“If my pictures can be useful as well as beautiful, what’s better than that?” she said, encouraging the audience to use their own talents to work for social justice. “If you can connect the dots from what you’re good at to where the need is, I cannot tell you how much richer your life will get.”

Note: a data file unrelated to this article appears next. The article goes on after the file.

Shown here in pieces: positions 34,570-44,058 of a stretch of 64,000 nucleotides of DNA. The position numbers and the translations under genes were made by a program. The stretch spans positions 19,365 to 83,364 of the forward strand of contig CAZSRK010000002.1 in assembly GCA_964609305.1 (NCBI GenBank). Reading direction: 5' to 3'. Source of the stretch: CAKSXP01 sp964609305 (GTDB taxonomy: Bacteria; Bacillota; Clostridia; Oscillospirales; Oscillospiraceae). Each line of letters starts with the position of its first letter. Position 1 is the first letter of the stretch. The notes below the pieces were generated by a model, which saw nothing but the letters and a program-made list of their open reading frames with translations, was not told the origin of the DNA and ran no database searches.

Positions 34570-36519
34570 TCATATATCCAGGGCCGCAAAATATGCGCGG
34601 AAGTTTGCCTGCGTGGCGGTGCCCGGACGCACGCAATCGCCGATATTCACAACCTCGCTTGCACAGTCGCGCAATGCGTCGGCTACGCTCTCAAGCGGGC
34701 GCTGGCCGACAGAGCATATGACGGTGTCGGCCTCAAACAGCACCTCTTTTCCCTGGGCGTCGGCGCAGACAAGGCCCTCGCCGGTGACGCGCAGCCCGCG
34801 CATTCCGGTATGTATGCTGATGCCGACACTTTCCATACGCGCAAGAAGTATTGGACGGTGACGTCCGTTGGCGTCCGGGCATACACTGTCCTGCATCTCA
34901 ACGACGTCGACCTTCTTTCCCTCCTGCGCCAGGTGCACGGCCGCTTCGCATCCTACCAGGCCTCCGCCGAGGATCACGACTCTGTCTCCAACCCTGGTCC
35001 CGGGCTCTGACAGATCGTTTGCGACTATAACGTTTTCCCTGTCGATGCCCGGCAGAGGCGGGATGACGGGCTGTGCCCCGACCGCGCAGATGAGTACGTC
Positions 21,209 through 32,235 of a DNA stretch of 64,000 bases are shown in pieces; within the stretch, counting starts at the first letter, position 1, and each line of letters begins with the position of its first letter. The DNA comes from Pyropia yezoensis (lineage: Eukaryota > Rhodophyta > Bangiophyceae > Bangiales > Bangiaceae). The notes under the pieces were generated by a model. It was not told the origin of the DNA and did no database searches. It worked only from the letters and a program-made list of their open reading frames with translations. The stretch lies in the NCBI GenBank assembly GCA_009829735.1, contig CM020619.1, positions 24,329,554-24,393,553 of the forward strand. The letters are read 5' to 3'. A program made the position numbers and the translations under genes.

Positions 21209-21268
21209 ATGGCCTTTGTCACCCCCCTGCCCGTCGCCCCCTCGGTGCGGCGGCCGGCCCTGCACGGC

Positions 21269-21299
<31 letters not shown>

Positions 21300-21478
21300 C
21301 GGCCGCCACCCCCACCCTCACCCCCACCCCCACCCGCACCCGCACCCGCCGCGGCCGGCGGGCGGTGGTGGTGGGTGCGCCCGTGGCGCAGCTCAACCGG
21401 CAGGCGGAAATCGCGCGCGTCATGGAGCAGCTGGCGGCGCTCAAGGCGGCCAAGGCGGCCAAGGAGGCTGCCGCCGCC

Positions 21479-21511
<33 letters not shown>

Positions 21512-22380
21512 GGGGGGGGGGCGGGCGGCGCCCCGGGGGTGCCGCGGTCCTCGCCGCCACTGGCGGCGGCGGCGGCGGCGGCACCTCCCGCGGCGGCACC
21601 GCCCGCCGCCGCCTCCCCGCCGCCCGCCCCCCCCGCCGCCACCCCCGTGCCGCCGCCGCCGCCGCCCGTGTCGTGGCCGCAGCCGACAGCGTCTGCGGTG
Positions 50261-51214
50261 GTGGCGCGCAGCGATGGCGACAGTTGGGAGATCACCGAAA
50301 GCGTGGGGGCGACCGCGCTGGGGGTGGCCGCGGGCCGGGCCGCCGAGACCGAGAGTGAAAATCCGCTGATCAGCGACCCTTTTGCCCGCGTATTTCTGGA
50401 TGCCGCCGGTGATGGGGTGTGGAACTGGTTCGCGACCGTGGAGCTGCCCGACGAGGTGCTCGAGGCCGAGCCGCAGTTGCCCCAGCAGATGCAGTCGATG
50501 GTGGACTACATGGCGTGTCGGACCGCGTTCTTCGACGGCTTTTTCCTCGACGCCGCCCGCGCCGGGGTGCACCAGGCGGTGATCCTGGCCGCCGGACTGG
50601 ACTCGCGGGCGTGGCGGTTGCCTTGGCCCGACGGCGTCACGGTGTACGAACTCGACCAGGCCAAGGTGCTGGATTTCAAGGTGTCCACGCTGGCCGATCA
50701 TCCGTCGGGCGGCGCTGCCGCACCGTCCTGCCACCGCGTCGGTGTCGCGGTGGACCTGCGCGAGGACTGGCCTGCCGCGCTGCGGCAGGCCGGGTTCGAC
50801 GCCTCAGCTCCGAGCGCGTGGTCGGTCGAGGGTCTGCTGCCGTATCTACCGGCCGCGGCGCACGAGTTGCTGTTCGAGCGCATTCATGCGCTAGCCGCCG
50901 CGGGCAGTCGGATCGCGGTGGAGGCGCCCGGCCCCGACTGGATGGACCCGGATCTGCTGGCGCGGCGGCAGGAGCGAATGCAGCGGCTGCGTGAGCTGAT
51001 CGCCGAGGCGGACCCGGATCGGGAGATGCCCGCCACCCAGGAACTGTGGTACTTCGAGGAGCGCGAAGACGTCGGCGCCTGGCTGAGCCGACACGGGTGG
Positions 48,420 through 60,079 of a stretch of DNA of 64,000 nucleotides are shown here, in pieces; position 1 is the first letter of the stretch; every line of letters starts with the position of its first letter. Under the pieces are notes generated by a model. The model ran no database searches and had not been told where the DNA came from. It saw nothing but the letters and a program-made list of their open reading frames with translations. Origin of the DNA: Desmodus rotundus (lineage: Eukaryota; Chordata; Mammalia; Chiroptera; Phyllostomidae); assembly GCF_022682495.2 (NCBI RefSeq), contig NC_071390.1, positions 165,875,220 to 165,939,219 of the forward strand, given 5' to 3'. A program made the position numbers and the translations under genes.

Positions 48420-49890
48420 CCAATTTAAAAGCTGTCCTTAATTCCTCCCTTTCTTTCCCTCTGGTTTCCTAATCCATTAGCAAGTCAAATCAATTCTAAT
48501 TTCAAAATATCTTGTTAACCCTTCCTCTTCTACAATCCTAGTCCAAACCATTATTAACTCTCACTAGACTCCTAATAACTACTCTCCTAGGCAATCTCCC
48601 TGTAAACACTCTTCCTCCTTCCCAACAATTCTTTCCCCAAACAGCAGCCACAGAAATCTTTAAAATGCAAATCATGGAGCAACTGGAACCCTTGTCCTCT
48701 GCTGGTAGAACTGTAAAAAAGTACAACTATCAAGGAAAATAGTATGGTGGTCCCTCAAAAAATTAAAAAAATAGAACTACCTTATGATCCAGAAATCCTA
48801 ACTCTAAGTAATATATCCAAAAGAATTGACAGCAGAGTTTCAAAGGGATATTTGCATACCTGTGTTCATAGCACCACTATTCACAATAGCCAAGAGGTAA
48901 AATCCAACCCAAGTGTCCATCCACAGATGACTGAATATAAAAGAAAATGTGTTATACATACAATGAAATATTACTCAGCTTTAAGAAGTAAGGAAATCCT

Q: Can you talk a little bit more about the funding for your organization and how you’re undertaking these projects? A: Well, the funding is my constant nightmare because I’m the fundraiser and I have to raise the money to send the teams out to do the work. And we’ve had some wonderful foundation grants. We’ve had some angel donors. We’ve had some just small support from lots of people, some grants. It’s one of those things I am just responsible for, and it’s well worth it. And it happens, people are touched, people understand, and they’re moved and they help us. I work entirely pro bono. It’s about 60 hours a week, and that’s not sustainable — at a certain point, we’re going to have to, it’s okay for me, but nobody’s going to want my job. So we’re trying to build a little staff. We don’t need a lot of people. The photographers are amazing. And the thing that we do in addition to help the aid organization is we, all of the work stays in an archive that we then share with policy makers and people who are trying to drive policy change, both in our country and abroad. And we also believe that this should not be territorial; we want these pictures to work and work and work. We don’t want waste, and so we want all of our aid groups to be able to access this archive and be able to learn from each other, because poverty is messy and as soon as you solve one problem, as soon as people have the self esteem to know that they can do things, they might first be planting trees. You know, African women have planted more than 50 million trees, and then they want to start a school. Well, the aid organization can come to our archive and show examples of where that has happened. They may want to start some other industries or find a way to market, we want those aid organizations to be able to come to the entire pool of solutions and use those images and those stories and those films to seek support. Q: Do you have an example of a country where improving the status of women and girls has moved the country forward? A: Well, one of the ones that has been so amazing is Rwanda, which suffered as great a tragedy as I think a nation can suffer. They have moved so much beyond that and now it’s one of the countries where education for girls is mandatory. All girls must go to school. Isn’t that great? And it makes so much sense. If you disenfranchise 50 percent of your population from your economic pool — really? You know, that’s just foolish and disastrous for the country. So, Rwanda’s one, and I’ve seen some movement in India. India still has a long way to go, but I think the stories that are being carried around globally are putting tremendous pressure on Indian government to do better by women and girls. Q: Have you considered a trip to Honduras to look at poverty that is a lot closer to the United States? A: Oh yeah. We’re working in the United States, too. We’re working with migrant workers. We have worked in — I have worked in Honduras — we’ve worked in Nicaragua. We’ve worked in Peru. We’re really very global so we’re trying to address these issues in as many cultures as I can possibly raise the funds to cover. Q: The question is, there’s lots about starving children, but not much about birth control. A: You know, I’ll tell you, I think it’s not a topic that we seek out because that’s being covered by other organizations. One of the things we’re very focused on is the fact that so many girls, even if they get a chance to go to school, have to drop out as soon as they reach puberty because there’s no facilities, there’s no privacy and there’s a lot of shame involved. And there are wonderful programs providing solutions for that group of people and what they need is something they don’t need to buy, something that’s reusable and there’s some great movement there. You know, the best birth control messaging I ever saw in my life was when Mexico was having a population problem. To get around the controversy of church and emotions and stuff, they just did a sign that showed a mom and a dad and two kids, just stick figures, with the message: the small family lives better. And it was brilliant and it worked. But I’ll tell you, one of the best ways to have birth control is to educate girls, to not let them be so vulnerable to be married off as children and start having children and so that’s the number one thing we focus on. Q: Are solar ovens being used to protect the women from cooking smoke? A: Well, we have not seen a great solar cookstove in our work. We’ve seen wonderful cook stove solutions, and we’ve seen solar use for many other things but there are people experimenting with solar cookstoves — the ones we see are smoke-free and fuel efficient. And so something takes the smoke outside of a home or a hut or whatever. And much less fuel for women to have to gather. Q: In your travels, what do you think causes women to end up as second-class citizens in most impoverished countries? A: The other 50 percent of the population. I mean, just take a look at it. You just take a look at the numbers of who’s in charge, who’s in control. It’s interesting, because I have a 20-year-old son, and one day, because he knows I’m advocating for women and girls and he’s really a good guy, and one day he says to me ‘Jeez, Mom, you’d think you’d hate men!’ And I said ‘No, I don’t hate men.’ I said let’s take it out of the emotional stage and say, suppose the world was run by cats for thousands and thousands of years and cats were in charge. And they did an OK job of it, but it wasn’t so great for the dogs. And the things that were important for the dogs, if they weren’t important for the cats, didn’t happen. And the cats kind of liked having the dogs work for them and take care of things. And he got it, he said Mom, you should do a talk called men are cats, women are dogs. Q: So we’ll follow up with this one: do the men in the communities you visit welcome, understand or resist the empowerment of women? A: Well, that’s another really interesting question because it takes all forms. But I was in India with this wonderful program, and a lot of homes had been destroyed in a flash flood. This organization helped the women build their own home, and we were actually visiting a woman whose home had been built and she had a cooking stove, and as we were leaving I noticed this beautiful writing over her doorway. And thinking it was poetry or something, I said to my guide ‘What does that say?’ and the guide said, ‘Well, it’s her name. That’s the deal-breaker: We build the home, and the woman’s name goes over the doorway so its hers and she’s in charge of it.’ And I said, ‘What does her husband think?’ And she goes, ‘He got a house.’ So you can turn the tide but it’s a great question; I mean, of course anytime there’s a new thinking. We covered a wonderful school in a part of northern India where girls had nothing and never had education and this wonderful man from that area moved to Canada, made his fortune, had daughters. And he realized that, had he remained in India, his daughters would be chattel and that they would not have had an education. And so, he went back and he started a girls’ school, and he couldn’t get anyone to send their daughters. Why would they send them to school? They’re busy working and doing all this stuff. So he devised this plan where he said for every day that your daughter is in school, we will create a bank account that we will put 10 rupees in her bank account for every day that she’s there. And if she graduates, she gets it all. And they also did this symbolic thing where they planted a tree for each girl who enrolled and so you saw the tree grow. And in addition to getting an education, these little girls were in the company of other people who believed in them and they got at least one terrific meal every day and now he’s like chasing parents away, there’s so many parents who want their girls in these programs. So, it’s innovation. It’s like listening to the culture and finding a solution rather than just raging against the culture. Q: Are there examples where the increased power of women and financial resources are moving to land ownership for women? A: Yeah, sure. There’s wonderful organizations and a lot of attorneys who get involved because they want to make sure that women understand their rights. They want to advocate for land ownership and inheritance and all those things. You know, we had that in our country — that women couldn’t inherit their husband’s property when he died. Well, that’s a fact in much of the world. So, yeah, there are wonderful programs to help them secure land ownership. Q: A question from Twitter: have you been prohibited from photographing women by religious authorities? A: Sometimes. I have to go around religious authorities. You know, I learned in Israel that ‘no’ is the beginning of the argument. But I also believe, and I learned it from my mom, you do it in an intelligent way and not in a raucous way. That’s what works for me anyway. Q: Have you considered covering women and girls now crossing our border illegally? A: Yeah, we have considered it. We are going to work this year with migrant workers in the central valley, with programs for women and girls. It’s interesting: The very nature of our work means that we don’t cover breaking news and it gets covered so much. What we’re looking for is the reality on the ground and the positive things that are being done to improve that reality so its too early, this recent huge migration of children is a huge dilemma and so sad and is being covered a ton so we’re more interested in the under-reported stories. Q: A number of questions that go to the organizations that you’re working with that are the aid organizations, looking for more specificity of who those are but also what’s your research process. How do you distinguish between good and effective organizations and those that aren’t quite as good and effective? A: Well fortunately, there are wonderful ratings systems like Charity Navigator that give you the facts on different organizations so we can double check things. First, I’m looking for innovation and I’m looking for innovation that we haven’t already covered because I want to have as broad of a bank of solutions as possible. And then because I have to raise all the funding, I have to work very strategically. So, if we’re going to do coverage of Africa we’ll probably do at least two, maybe three countries and we’ll cover four maybe five aid organizations and the photographers are so talented and they work so fast. You know, they really do this on a shoestring and the work is extraordinary. So, what was the question? Q: Looking for more specificity about the organizations you work with and how you go about choosing them? A: Well, we worked with TIST in Kenya, and with the film we made with them they were able to expand to two more countries with their tree-planting program. In Peru, we worked with CARE and Heifer on some programs that were aimed at agriculture and cooking stoves. We’ve worked with some little ones, Perdatta Perdatti was the school, where they came up with this incentive of 10 rupees a day. With the waste pickers, we worked with this wonderful organization called Chintan. We’ve worked with Church World Service on a bunch of, they have a lot of programs that are working with women and girls and you know, I’m so impressed with the work they do on the ground by working with local organizations. We’ve worked with so many, little teeny ones and big ones. We’ve worked with BRAC both in Bangladesh and Uganda. Water Aid, Esperanza in South America, El Proviron in South America. So we try to. We’re trying to just make sure the big organizations know about the little organizations that are doing great stuff and the little organizations know what the big guys are doing and that everybody is learning from each other. Q: Another question from Twitter: Women who are making good progress with education and business — do you think they will move into government? A: Absolutely. Absolutely. They already are. Q: What role does religion play in keeping women impoverished? A: Well, in some places it plays an enormous role. Religion can be used as a weapon in any country. It certainly has been used as a weapon in our own country. But I must say that’s usually extremists, and most people aren’t extremists. Most people are moderates, most people have common sense and they want their children’s lives to be at least as good as their own and hopefully better. We share core needs and I try to focus on the masses, the moderates, and not on the extremists because there is so much focus on the extremists and the extremists do such harm. Q: Let’s switch gears a little bit. Do you remember taking your first photograph? A: Well, my first published photograph was of a hockey game. Not memorable, but I did get my name on it in the paper. So yeah, I do remember that. I remember the photograph I took that made me decide to be a photographer and that was for a class not for a publication. Q: How often do you stage your images? How many do you take in a day? A: Well, you know, as a journalist, other than like a portrait, our responsibility is not to stage the images and not to alter them later on. And each photographer, I mean there’s many days where I don’t shoot a single picture and there are other days where I’m just burning through film. No two days are alike and no two photographers are alike. So some people are big, huge shooters and some people shoot more kind of editing in the camera. That’s the artistic side. It’s very individual. Q: And which one of those are you? A: I tend to edit in the camera more. I’m not a huge shooter. The camera’s always up but I’m kind of doing the dance with whatever is happening in front of me. Q: The questioner quotes Susan Sontag supposedly saying “To photograph is to appropriate the thing photographed.” Do you ever feel conflicted about taking one’s image? Do you ask for consent? And then she identifies herself as a young and curious photographer. A: Well, I’m glad you’re curious because that’s at the core of every journalist on earth — that curiosity. I rarely ask permission, especially if moments are happening. But afterwards, I go up to people and if I can I try to explain what I’m doing. What I try to do is become a sort of chameleon in the scene and just be with people and if they look at me, that’s the thing, when we travel and stuff we think oh, maybe they won’t want me to take their picture, maybe they’ll get mad at me or maybe they’re shy or maybe I’m intruding. And really, all you’re doing is feeling shy yourself and we put it on other people. In the world, there are very clear indications of don’t take my picture. You know, there’s this, there’s this, there’s this, there’s all of it. And the truth is, OK, let me poll this audience. How many of you have ever had your photograph in a newspaper, a magazine, on television? Hands, hands, how many? Did you hate it? Or did you get five copies for your mom? And the truth is, most people are like that. It’s so rare for them to have anyone pay attention to them or show an interest in them. And so the worst thing you can do is take the picture and then hide. But if you smile and if I’m photographing something — let’s say I’m photographing you guys and you’re sharing an ice cream cone and you’re in love and you’re so cute and so I’m shooting away and then you look up, I look at you like yep, I’m taking your picture. And you might be embarrassed for a second, but I’m like, ‘Oh, so cute.’ It’s a way to be non-threatening. I mean, that’s the goal is to win the trust of people and to be non-threatening. But it’s also earning it. I mean, if you’re on vacation and you’re going to walk down the street and shoot with a telephoto lens from across the street, you’re not going to get very good pictures and you’re not going to understand. You’re not going to bring empathy to the picture. But if you cross that street and you sit and talk with the person for awhile, you may be on a journey to a wonderful, wonderful photograph and certainly a better memory. Q: And finally, we have a number of folks who put questions up here about how might we learn more about Ripple Effect Images — people who are eager to support Ripple Effect Images. Is there a website people can go to? A: There is. It’s rippleeffectimages.org. And we set out an e-blast. I know Tom Becker told me he gets it every Sunday. We send out a picture with a little story every Sunday. So if you would like your email to be part of our list and start receiving updates I’ve got this piece of paper here and if you just put your name and your email, I’ll get you on the list. And in terms of donations, of course, I’m always so grateful for that. It can happen online, on our site you’ll see, you can look at all 17 of our films and you can see all the pictures in our archive. So you just go under our programs and there will be films and photographs so you can enjoy all of that. It’s a beautiful website, actually. —Transcribed by Karly Buntich